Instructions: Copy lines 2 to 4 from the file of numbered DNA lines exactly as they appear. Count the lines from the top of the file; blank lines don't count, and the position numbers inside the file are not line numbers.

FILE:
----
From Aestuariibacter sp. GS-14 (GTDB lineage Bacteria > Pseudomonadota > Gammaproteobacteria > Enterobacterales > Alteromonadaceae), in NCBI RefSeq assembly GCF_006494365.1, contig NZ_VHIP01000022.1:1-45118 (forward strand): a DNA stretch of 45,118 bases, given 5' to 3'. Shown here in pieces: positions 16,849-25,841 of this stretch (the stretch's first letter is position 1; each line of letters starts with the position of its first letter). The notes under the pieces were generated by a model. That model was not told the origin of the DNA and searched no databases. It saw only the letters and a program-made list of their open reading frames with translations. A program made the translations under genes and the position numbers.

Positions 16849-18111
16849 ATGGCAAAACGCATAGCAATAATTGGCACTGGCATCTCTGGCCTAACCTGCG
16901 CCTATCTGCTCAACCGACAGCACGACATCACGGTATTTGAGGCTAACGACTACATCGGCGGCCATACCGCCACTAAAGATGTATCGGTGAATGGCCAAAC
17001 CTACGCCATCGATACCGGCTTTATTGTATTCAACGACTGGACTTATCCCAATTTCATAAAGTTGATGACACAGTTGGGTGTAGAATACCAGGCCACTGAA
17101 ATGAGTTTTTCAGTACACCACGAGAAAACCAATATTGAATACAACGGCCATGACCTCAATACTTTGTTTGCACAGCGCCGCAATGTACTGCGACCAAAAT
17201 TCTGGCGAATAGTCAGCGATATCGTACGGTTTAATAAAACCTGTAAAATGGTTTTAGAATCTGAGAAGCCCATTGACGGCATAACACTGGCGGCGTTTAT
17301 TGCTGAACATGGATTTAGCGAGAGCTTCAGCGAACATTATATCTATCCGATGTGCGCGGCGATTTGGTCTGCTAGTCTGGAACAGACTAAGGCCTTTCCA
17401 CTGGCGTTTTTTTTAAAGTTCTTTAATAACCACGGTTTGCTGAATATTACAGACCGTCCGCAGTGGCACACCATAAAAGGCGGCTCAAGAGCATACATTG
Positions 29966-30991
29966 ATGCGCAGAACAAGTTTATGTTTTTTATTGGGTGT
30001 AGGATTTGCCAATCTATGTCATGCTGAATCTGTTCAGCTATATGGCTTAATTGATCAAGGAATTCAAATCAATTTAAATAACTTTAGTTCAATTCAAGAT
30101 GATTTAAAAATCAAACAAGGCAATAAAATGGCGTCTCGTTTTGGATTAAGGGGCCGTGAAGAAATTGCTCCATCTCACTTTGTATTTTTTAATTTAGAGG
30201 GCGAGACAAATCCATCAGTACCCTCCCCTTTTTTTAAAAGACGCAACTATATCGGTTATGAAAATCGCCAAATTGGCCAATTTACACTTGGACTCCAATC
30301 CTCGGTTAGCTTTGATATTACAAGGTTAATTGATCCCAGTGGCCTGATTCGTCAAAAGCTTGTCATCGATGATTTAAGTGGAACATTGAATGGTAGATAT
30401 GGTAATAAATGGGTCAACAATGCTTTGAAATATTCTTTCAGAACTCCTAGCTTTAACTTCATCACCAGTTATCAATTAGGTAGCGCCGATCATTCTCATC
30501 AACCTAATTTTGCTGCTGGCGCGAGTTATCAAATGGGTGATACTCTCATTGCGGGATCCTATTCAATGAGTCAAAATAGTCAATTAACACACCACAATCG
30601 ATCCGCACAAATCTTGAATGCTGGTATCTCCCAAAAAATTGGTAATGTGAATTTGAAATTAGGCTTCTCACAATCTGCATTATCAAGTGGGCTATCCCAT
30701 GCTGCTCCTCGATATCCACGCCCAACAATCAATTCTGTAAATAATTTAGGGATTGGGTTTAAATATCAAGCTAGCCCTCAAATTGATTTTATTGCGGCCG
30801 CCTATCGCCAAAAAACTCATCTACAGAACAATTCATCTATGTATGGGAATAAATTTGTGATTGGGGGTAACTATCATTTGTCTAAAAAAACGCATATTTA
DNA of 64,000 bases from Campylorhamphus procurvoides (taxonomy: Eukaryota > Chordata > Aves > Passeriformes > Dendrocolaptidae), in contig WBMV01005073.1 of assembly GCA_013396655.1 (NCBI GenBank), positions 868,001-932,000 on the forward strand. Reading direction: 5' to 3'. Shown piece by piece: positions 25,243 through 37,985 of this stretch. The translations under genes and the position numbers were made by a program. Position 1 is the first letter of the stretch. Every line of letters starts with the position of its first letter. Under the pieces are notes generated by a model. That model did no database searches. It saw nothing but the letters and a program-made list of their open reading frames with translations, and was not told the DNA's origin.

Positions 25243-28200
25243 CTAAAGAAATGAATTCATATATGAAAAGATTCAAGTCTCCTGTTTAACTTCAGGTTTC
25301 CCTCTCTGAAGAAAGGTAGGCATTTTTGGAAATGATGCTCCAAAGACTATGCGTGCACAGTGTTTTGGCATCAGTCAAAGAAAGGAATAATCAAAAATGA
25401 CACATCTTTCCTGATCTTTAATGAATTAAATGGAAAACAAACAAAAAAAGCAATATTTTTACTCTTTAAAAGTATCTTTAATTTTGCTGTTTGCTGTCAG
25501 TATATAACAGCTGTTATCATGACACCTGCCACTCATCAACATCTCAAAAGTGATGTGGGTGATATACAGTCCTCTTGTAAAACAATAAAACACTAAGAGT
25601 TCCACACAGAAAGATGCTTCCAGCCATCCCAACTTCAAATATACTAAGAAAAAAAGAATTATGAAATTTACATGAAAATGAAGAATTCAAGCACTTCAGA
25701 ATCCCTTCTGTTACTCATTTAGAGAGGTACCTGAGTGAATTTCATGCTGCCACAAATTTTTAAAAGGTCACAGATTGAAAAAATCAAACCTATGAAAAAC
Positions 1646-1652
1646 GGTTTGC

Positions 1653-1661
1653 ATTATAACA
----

Positions 16849-18111
16849 ATGGCAAAACGCATAGCAATAATTGGCACTGGCATCTCTGGCCTAACCTGCG
16901 CCTATCTGCTCAACCGACAGCACGACATCACGGTATTTGAGGCTAACGACTACATCGGCGGCCATACCGCCACTAAAGATGTATCGGTGAATGGCCAAAC